Thanks to the hard work of researchers across the United States and around the world, we now understand significantly more about depression. For instance, just a few months ago Canadian researchers made the groundbreaking discovery that a diagnosis of depression was frequently accompanied by significant brain inflammation.
As if this wasn't fascinating enough, a team of researchers at the University of South Carolina recently used these findings to examine whether an ingredient found in both red wine and chocolate could help reduce this brain inflammation and, by extension, depressive symptoms.
Using a group of lab rats, the researchers examined the reaction of the smaller rats to the presence of a single larger rat who essentially acted like something of a bully.
Curiously, the researchers found that some of the rats were unaffected by the larger rat's antics and showed no signs of brain inflammation. Other rats, however, showed depressive symptoms and brain inflammation after being subjected to the larger rat's antics.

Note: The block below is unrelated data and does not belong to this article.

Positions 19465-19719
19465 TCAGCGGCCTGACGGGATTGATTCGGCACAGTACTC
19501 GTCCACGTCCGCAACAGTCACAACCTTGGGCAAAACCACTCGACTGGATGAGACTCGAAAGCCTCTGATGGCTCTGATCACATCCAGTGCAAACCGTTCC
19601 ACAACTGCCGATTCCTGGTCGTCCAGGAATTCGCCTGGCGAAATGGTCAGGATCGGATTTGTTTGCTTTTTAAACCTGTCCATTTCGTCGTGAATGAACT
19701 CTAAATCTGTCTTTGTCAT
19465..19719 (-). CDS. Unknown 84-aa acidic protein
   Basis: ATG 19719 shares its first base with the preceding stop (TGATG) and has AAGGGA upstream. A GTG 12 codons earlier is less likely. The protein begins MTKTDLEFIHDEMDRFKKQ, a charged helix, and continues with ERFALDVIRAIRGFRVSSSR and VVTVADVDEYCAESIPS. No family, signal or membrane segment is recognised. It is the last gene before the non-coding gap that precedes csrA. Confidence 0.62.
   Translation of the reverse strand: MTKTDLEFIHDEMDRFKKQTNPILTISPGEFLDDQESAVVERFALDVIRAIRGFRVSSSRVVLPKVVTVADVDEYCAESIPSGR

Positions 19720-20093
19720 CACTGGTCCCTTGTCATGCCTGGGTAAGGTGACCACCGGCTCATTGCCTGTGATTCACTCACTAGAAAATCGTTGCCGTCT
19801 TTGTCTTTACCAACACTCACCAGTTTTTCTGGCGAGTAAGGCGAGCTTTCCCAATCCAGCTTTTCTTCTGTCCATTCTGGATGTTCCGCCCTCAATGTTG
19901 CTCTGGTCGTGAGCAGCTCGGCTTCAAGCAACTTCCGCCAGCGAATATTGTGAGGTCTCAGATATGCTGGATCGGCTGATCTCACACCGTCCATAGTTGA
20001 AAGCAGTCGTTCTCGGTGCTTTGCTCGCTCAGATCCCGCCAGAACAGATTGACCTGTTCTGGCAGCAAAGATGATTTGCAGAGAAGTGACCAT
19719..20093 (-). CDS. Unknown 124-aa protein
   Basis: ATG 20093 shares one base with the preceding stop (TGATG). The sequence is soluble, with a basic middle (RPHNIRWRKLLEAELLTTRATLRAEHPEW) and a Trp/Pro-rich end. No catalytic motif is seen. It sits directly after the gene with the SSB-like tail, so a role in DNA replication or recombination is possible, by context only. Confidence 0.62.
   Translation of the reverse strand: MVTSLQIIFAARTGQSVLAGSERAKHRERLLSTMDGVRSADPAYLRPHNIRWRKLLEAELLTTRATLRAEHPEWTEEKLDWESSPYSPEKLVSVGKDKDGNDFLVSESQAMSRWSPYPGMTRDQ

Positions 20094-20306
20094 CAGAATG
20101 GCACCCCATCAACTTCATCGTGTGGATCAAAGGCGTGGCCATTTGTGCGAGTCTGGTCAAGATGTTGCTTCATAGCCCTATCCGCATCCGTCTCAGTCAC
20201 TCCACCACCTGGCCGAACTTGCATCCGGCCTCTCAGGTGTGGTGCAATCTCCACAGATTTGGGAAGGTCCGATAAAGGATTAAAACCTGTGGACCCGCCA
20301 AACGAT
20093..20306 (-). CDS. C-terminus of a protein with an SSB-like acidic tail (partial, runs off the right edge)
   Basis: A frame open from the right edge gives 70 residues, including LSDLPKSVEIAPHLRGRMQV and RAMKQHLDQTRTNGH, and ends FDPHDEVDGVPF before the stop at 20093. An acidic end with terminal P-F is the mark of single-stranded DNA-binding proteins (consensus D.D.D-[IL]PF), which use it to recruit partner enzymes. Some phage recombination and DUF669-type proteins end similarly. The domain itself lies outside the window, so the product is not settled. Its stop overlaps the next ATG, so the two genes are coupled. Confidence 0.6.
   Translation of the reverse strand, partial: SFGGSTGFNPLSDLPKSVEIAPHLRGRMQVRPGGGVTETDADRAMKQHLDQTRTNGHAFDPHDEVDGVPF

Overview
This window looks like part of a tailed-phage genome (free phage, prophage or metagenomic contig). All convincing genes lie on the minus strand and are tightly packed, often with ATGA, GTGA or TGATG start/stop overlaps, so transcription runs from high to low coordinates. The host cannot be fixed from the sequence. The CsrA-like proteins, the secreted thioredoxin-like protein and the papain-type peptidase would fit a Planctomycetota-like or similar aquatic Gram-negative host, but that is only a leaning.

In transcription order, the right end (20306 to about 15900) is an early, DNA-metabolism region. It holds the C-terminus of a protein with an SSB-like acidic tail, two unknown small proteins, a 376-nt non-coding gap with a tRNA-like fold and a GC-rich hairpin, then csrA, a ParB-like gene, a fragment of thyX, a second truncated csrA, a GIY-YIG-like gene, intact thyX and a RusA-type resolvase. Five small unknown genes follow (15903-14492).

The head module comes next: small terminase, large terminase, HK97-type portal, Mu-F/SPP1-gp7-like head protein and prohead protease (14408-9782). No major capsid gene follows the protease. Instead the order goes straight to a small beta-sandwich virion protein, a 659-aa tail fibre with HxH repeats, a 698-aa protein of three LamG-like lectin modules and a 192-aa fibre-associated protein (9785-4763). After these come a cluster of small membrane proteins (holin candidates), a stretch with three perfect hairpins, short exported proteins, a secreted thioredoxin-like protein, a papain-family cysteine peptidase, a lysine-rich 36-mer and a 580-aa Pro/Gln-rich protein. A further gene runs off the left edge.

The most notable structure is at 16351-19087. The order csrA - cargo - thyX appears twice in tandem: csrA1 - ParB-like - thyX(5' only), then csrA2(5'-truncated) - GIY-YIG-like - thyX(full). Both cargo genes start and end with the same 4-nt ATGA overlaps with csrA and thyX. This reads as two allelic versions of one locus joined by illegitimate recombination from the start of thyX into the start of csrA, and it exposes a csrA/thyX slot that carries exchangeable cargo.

Armed with this knowledge, the researchers then proceeded to divide the depressed rats into two subgroups, one that received a placebo, and another that received multiple doses of resveratrol, which in addition to being found in both red wine and chocolate is also sold as a supplement.
Amazingly, they found that the rats treated with the resveratrol had no evidence of brain inflammation or depressive symptoms when compared with the group given a placebo.
While this study clearly is a long way from having practical application to human beings, it nevertheless serves to lay the groundwork for future clinical studies and further illustrates how we are slowly but surely learning more about depression, a condition that leaves thousands of Americans unable to work despite their best efforts.